But in this morning’s story the box in question acted quite differently. It was still a receptacle, but this time it held the Spirit and love of God (God’s Kingdom) and people who are  gifted with such a box are held responsible for sharing the box’s contents with others and eventually passing the box on to someone else even though they continue to “keep”  and “share” the gift the box gave to them.  With this sort of God box we take from God and give to others rather than just giving to God.

So, here we have two boxes symbolizing our communication with God—-with one box, we send things to God so He can solve the problems here on earth. With the other box, we receive a gift from God —-and it is our responsibility to share that love and grace with others.  It is as if one box is saying “Here, God. I can’t handle it—-I have to turn this over to you to handle” and the other is saying “Here is my essence, the only tool the world needs to prevent and solve problems. Here is the solution, share it with others.” One is a taking box and one is a giving box.

However, like all true communication, there needs to be both a sender and a receiver. We actually are responsible for practicing both roles. We need to be able to receive God’s love and direction, and we need to be able to share that gift with others. We also need to realize that we are not God, that there is a power greater than ourselves, and surrendering in love to that power is often necessary if we are to survive to be able to spread God’s grace and love.

So, in closing, I think the “take home” thought from this comparison of “God Boxes” is that we have a give and take relationship with God; we work in partnership as our lives unfold.  We let him “drive the bus” and we, in turn, receive and share his gifts with each other. We don’t try to run and control things, but we do help establish his kingdom on earth by being living messages of God’s gift of love and grace.

 

rethink

Image courtesy of Stuart Miles/ FreeDigitalPhotos.net

 

Sometimes you hear yourself telling someone else exactly what you need to hear. Last Thursday, I met a very nice lady who was very distraught because she was afraid her daughter had “lost her salvation” because her daughter died as an alcoholic. I found myself telling her God loves us in spite of ourselves and that God’s love and grace are gifts we do not have to earn. I even reminded her Jesus used to hang out with prostitutes and tax payers—–sort of his culture’s equivalent of our culture’s “addicts and alcoholics.” I explained to her I am both an alcoholic  in recovery for over 32 years and a diabetic and my God does not love me any more or less than anyone else  because of those diseases. I also hugged her and asked God to bless and keep her. I hope she found my words comforting.

I didn’t realize I needed to hear my own words until I was sitting in church yesterday and the rector preached about how we often feel unworthy, and how our thoughts about ourselves are actually quite powerful. He talked about the importance of replacing negative self-talk (thoughts) with positive self-talk. For instance, if  a  new crochet pattern I am trying out is just not working, I may automatically think,  “I can’t crochet this pattern,—–it’s a mess! I’m stupid, I can’t learn a new technique, I can’t  get this yarn to work, etc.” I should, instead,  think, “I’m doing the best I can. What else  can I make out of this “project?” I actually have several nice things I’ve crocheted that are the result of just such creative moments—-ones that changes dismay and anger to something useful that I actually like! Now I need to work on doing the same thing with the way I unconsciously think of myself.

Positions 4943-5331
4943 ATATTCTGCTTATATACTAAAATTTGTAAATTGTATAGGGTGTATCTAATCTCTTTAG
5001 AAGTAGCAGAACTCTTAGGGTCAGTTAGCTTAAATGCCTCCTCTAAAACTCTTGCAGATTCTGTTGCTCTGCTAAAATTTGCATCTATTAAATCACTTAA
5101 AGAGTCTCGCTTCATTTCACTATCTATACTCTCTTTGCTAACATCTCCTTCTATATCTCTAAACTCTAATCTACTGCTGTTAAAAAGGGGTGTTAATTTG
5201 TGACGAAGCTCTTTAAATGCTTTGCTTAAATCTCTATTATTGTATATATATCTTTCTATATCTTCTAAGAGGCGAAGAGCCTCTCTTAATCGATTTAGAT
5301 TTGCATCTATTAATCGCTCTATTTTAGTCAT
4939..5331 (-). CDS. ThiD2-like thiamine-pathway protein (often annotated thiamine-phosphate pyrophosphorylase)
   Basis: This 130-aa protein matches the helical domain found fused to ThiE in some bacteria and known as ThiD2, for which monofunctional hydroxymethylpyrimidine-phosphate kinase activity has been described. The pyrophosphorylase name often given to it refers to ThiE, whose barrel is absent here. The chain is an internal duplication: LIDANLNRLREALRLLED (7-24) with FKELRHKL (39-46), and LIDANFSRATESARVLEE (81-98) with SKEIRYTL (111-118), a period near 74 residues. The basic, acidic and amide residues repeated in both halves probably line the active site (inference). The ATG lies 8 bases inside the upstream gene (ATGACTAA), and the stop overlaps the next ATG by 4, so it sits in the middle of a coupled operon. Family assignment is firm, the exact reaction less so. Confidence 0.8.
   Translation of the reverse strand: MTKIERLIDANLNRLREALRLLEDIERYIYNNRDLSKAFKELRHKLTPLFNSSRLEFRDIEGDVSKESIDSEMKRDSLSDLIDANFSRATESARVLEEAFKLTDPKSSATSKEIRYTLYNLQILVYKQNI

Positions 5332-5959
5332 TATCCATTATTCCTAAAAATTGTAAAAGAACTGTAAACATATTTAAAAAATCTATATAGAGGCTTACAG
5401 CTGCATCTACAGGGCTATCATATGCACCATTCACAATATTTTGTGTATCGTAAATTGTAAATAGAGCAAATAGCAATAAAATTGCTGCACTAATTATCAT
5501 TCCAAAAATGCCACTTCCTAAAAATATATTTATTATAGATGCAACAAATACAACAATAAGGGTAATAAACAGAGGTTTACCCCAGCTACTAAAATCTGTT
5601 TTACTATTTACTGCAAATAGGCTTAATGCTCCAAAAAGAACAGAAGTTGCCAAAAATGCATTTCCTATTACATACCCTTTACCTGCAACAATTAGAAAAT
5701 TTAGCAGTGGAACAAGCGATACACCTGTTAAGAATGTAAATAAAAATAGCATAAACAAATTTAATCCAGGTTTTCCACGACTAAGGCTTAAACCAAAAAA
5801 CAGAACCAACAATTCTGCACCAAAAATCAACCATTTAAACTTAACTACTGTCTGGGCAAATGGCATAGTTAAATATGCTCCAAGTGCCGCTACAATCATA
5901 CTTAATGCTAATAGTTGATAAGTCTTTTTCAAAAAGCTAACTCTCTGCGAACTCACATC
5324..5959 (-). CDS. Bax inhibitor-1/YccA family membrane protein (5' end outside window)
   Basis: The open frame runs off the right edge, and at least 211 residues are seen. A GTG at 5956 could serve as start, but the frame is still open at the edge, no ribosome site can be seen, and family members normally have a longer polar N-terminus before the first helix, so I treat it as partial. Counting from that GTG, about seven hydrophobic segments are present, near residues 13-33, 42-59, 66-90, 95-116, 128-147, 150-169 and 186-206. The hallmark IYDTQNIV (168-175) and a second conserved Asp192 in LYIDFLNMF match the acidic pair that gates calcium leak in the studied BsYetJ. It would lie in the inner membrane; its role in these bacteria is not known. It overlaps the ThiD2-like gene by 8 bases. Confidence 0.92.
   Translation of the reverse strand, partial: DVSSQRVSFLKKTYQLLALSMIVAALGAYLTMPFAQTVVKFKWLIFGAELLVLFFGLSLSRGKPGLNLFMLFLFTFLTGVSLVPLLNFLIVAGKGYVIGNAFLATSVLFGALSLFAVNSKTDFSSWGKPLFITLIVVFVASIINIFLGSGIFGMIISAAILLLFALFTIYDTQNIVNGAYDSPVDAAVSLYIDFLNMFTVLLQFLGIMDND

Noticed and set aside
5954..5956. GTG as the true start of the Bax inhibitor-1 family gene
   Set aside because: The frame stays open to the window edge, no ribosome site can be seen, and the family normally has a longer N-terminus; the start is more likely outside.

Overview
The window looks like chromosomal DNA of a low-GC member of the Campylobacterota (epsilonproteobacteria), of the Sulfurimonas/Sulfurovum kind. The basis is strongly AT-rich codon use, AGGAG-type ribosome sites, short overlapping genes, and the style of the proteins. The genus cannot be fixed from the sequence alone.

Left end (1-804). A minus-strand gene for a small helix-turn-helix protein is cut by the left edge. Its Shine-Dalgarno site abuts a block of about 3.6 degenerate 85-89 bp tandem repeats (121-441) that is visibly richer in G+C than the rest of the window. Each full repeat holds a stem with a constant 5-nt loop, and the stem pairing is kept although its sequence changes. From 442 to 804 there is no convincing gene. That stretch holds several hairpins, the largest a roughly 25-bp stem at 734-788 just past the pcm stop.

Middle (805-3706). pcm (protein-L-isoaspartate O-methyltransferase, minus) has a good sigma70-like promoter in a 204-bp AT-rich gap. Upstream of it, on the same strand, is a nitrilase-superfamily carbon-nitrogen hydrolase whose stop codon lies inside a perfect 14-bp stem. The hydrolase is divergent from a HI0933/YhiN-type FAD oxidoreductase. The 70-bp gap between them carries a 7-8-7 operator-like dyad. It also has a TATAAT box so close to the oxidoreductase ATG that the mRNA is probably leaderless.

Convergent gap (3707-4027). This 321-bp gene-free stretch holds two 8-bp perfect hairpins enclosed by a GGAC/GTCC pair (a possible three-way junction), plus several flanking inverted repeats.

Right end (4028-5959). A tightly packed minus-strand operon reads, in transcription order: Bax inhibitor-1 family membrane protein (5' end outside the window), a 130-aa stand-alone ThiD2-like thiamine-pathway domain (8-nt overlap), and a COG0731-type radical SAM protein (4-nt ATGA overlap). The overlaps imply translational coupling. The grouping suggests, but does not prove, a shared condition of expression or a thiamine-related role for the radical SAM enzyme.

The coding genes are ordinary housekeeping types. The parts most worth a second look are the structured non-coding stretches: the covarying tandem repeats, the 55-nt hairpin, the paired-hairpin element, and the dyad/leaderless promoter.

I think part of my discomfort last week was based on realizing I was distancing myself from God’s love —–and later that  under that “layer of the proverbial onion” is an even deeper insight that I, quite frankly, do not like to acknowledge—-that at a very deep, inner part of my being is  an almost unconscious litany of self-talk that tries to convince me I am not worthy of God’s love or of loving myself.  I remember recently asking God to help me love myself as much as he does. I think that was my slightly different way of asking God to let me feel worthy, not just of his love but also my own love. I realize my old enemies of low self-worth and poor self-concept  (powerful thoughts) can invade and control my inner being and consequent outer behavior if I am not careful. But I have to love myself enough to want to be careful, to want to allow God to love me, and to consent to live my life in partnership with him.

It is sad when a psychiatric  nurse has to admit she has problems with her own self-worth. What I heard yesterday from my rector and from myself last Thursday, reminded me I am both worthy and loveable.  The scripture supporting this belief is from Isaiah 43:4: “You are precious in my eyes, you are honored, and I love you.”  Now it is up to me to remind myself over and over again that I am precious, loved, honored, and definitely “worthy.”  God sent me two “Eskimos” last week to remind me, and he definitely is answering my prayer to help me love myself.

Just as God gives me the grace to make  something wonderful out of crocheting mistakes, I know, beyond the shadow of a doubt, that he is helping me transform the mistakes and negative thinking in my life into a creation we can both love and value.